Influence of diabetes and bilateral internal thoracic artery grafts on long-term outcome for multivessel coronary artery bypass grafting
ABSTRACT Diabetes mellitus is a major independent risk factor for morbidity and mortality after coronary artery bypass grafting (CABG). The aim of this study was to assess the effect of bilateral (B) internal thoracic artery grafting (ITA) in diabetic patients with multivessel CABG.
Between 1985 and 1995, 4382 patients underwent primary isolated multivessel CABG with ITA grafting and concomitant saphenous vein grafting (SVG). Outcome of diabetic and nondiabetic patients undergoing single (S) ITA+SVG (n=419 and 2079) and BITA+SVG (n=214 and 1594) grafting was obtained at a mean follow-up of 11+/-3 years.
Diabetic patients were older, included more women, and had more obesity, hypertension and peripheral vascular disease than nondiabetic patients. Deep sternal wound infection rate was 1.9% for diabetic patients vs 1.2% for nondiabetic patients (P=0.2) and 30-day mortality was 1.7 vs 1.8% (P=0.9). Cox regression analysis with interaction term and propensity scoring showed that BITA grafting decreased the risk of death (Hazard Ratio=0.72 [0.57-0.91, 95%CI]) and coronary reoperation (HR=0.38 [0.19-0.77]) in both diabetic and nondiabetic patients, with no significant interaction noted. BITA grafting decreased the risk of myocardial infarction at long-term follow-up in nondiabetic patients (HR=0.72 [0.60-0.86]) but not in diabetic patients. Ten-year freedom rate from myocardial infarction in diabetic patients was 80 and 76% for SITA and BITA grafting patients, respectively. However, survival following myocardial infarction was better for patients who underwent BITA grafting, in both diabetic and nondiabetic subgroups.
BITA+SVG grafting in diabetic patients improves survival and decrease coronary reoperation compared with SITA+SVG at long-term follow-up. Survival following myocardial infarction is improved with BITA grafting.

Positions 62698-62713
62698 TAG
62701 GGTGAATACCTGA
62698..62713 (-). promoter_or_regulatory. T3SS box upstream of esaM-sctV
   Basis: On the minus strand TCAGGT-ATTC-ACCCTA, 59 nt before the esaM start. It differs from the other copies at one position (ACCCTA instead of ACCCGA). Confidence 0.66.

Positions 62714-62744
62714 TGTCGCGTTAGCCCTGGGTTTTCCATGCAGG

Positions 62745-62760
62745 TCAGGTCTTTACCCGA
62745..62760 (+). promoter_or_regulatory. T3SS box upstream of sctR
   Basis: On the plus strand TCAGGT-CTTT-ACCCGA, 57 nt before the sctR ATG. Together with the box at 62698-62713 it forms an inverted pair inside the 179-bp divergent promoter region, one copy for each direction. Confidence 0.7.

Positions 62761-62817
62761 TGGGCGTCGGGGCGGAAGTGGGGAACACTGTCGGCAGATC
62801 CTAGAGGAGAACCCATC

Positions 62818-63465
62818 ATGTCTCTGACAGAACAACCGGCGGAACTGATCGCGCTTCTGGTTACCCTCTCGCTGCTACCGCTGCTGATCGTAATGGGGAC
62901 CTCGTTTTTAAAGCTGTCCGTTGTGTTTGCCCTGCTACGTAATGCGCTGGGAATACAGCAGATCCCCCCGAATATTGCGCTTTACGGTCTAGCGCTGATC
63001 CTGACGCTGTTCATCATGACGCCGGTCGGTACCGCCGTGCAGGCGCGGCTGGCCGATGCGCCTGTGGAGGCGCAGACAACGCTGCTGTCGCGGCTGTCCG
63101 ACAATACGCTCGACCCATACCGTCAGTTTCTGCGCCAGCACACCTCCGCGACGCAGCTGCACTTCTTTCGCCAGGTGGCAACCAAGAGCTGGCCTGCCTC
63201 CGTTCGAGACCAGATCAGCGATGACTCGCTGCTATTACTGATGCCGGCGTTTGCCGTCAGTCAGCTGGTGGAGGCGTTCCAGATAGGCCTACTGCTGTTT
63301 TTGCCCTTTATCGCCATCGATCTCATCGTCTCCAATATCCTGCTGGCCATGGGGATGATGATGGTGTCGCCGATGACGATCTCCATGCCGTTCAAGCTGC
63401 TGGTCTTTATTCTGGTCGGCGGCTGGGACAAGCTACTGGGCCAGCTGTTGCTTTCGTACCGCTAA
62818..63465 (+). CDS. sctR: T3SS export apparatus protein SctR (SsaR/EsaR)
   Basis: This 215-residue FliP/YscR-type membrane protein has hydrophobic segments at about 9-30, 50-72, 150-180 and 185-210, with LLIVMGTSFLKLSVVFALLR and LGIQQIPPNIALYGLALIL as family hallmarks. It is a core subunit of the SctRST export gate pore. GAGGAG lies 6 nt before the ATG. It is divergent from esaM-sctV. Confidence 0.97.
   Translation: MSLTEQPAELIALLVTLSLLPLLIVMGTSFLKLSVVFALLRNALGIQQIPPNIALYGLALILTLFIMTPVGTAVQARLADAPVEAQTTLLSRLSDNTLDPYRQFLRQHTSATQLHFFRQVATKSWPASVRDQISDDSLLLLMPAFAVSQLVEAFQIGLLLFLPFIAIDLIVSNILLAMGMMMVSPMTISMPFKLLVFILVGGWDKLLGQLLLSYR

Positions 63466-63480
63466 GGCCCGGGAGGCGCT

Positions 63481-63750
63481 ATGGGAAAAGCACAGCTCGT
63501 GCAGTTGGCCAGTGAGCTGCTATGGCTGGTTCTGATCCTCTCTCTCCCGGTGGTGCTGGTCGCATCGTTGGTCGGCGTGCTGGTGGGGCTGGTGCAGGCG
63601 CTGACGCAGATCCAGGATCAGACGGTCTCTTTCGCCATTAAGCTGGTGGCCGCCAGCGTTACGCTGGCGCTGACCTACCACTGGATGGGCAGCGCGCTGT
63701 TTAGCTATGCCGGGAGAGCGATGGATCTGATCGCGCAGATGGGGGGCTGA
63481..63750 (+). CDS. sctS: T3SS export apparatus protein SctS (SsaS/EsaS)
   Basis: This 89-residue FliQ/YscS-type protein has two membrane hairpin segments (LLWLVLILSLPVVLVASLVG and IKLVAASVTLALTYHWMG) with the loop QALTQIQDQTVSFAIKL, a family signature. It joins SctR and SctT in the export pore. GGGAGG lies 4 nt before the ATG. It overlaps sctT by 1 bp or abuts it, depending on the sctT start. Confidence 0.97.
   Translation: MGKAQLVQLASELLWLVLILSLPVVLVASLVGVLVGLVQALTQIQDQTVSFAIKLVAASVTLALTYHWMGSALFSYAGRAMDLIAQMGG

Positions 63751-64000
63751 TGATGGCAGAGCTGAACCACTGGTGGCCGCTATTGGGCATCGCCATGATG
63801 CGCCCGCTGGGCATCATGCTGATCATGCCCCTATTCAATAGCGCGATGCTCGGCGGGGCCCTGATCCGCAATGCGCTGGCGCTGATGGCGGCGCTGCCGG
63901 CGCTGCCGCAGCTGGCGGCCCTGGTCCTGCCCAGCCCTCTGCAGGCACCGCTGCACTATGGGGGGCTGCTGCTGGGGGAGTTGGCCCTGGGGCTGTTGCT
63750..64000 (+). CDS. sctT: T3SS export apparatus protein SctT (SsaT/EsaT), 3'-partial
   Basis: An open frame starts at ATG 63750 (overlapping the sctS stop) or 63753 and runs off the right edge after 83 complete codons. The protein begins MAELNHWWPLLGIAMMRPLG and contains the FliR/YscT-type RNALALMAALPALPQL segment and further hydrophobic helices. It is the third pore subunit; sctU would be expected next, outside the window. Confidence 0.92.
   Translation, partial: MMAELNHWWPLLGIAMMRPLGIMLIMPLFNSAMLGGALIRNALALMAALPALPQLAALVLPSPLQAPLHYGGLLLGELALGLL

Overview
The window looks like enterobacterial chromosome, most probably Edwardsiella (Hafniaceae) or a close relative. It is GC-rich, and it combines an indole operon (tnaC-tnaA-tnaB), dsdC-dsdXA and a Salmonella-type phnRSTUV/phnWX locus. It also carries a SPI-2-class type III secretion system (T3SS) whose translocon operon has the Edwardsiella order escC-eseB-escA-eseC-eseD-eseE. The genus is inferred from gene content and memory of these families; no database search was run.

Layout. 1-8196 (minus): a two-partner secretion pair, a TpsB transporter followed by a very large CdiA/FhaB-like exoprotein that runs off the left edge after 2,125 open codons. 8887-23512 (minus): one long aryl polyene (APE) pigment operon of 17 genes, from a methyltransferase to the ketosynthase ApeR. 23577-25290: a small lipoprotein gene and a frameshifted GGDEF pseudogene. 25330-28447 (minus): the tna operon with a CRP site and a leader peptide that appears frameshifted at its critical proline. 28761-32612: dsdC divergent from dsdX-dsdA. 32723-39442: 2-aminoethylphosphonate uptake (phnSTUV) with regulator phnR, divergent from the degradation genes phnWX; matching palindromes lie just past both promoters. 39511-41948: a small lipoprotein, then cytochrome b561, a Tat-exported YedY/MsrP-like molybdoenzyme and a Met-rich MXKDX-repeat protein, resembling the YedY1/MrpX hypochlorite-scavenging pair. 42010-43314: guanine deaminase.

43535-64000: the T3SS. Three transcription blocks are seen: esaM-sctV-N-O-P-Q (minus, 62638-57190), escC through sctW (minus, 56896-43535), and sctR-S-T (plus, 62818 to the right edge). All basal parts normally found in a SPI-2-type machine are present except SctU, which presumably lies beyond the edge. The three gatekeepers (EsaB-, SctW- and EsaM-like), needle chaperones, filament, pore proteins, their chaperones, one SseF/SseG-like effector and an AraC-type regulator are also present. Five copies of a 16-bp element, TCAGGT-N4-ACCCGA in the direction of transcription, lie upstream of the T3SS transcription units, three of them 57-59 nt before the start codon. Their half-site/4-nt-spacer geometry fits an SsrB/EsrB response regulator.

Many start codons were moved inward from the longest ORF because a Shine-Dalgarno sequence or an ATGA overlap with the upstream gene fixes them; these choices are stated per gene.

- SourceAvailable from: Noboru Motomura
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- "Possible delay in chest wound healing and a higher incidence of wound infection, particularly in diabetic patients  , are regarded as unresolved issues. It is sometimes technically more demanding to take IMAs in full skeletonized fashion, and this can result in longer operation times, so that the use of BIMA is still underutilized regardless of the clinical benefits. "
ABSTRACT: Objectives: To evaluate early outcomes of bilateral internal mammary artery (BIMA) compared with single IMA (SIMA) in patients who underwent isolated coronary artery bypass grafting (CABG). Methods: Patients who received isolated CABG with SIMA or BIMA were retrospectively reviewed using the Japan Adult Cardiovascular Surgery Database from 210 institutions for 2008 and 2009. We performed a one-to-one matched analysis on the basis of estimated propensity scores for patients receiving either SIMA or BIMA and obtained two cohorts with 3851 patients in each group balanced for baseline characteristics out of 8136 SIMA and 4093 BIMA patients. We compared procedures actually performed, early outcomes including 30-day operative mortality and details of postoperative complications between the groups using Pearson's chi-square test, with P < 0.05 being statistically significant. Results: Preoperative profiles in both groups included 20% females and 50% diabetes mellitus patients with a mean age of 67 years. Off-pump CABG was similar in both groups, being performed 75% of the time, with the mean number of anastomosis being 3.1 and 3.4 in the SIMA and BIMA groups, respectively (P < 0.0001). Thirty-day operative mortality was 1.2% in both groups, and the overall incidence of postoperative complications also was similar, although deep sternal infection was more frequent with BIMA (1.3 of SIMA and 2.3% of BIMA patients; P = 0.0001), while prolonged ventilation and renal failure were more frequent with SIMA (P < 0.05). Conclusions: The use of BIMA did not affect either short-term survival as postoperative mortality was low in both groups, or overall morbidity despite higher incidence of deep sternal infection.European journal of cardio-thoracic surgery: official journal of the European Association for Cardio-thoracic Surgery 03/2013; 44(4). DOI:10.1093/ejcts/ezt157 · 3.30 Impact Factor
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ABSTRACT: Despite of incessant progresses in management and treatment of surgical patients following cardiac surgery, mediastinitis remains a grave complication. Even treated, mortality is about 20 to 50 %. Its management is associated with a very important morbidity, necessitating a long and painful treatment, as for the patient as for the medical staff. It must be undertaken in a surgical department but consolidated by a serious medical support associating intensive care, antibiotherapy,and hyper nutrition. Differents technical procedures using muscular grafts and VAC may be applied with encourageous progresses, having hoped excellent long term results.
- Methods in Enzymology 02/2004; 377:460-74. DOI:10.1016/S0076-6879(03)77030-X · 2.09 Impact Factor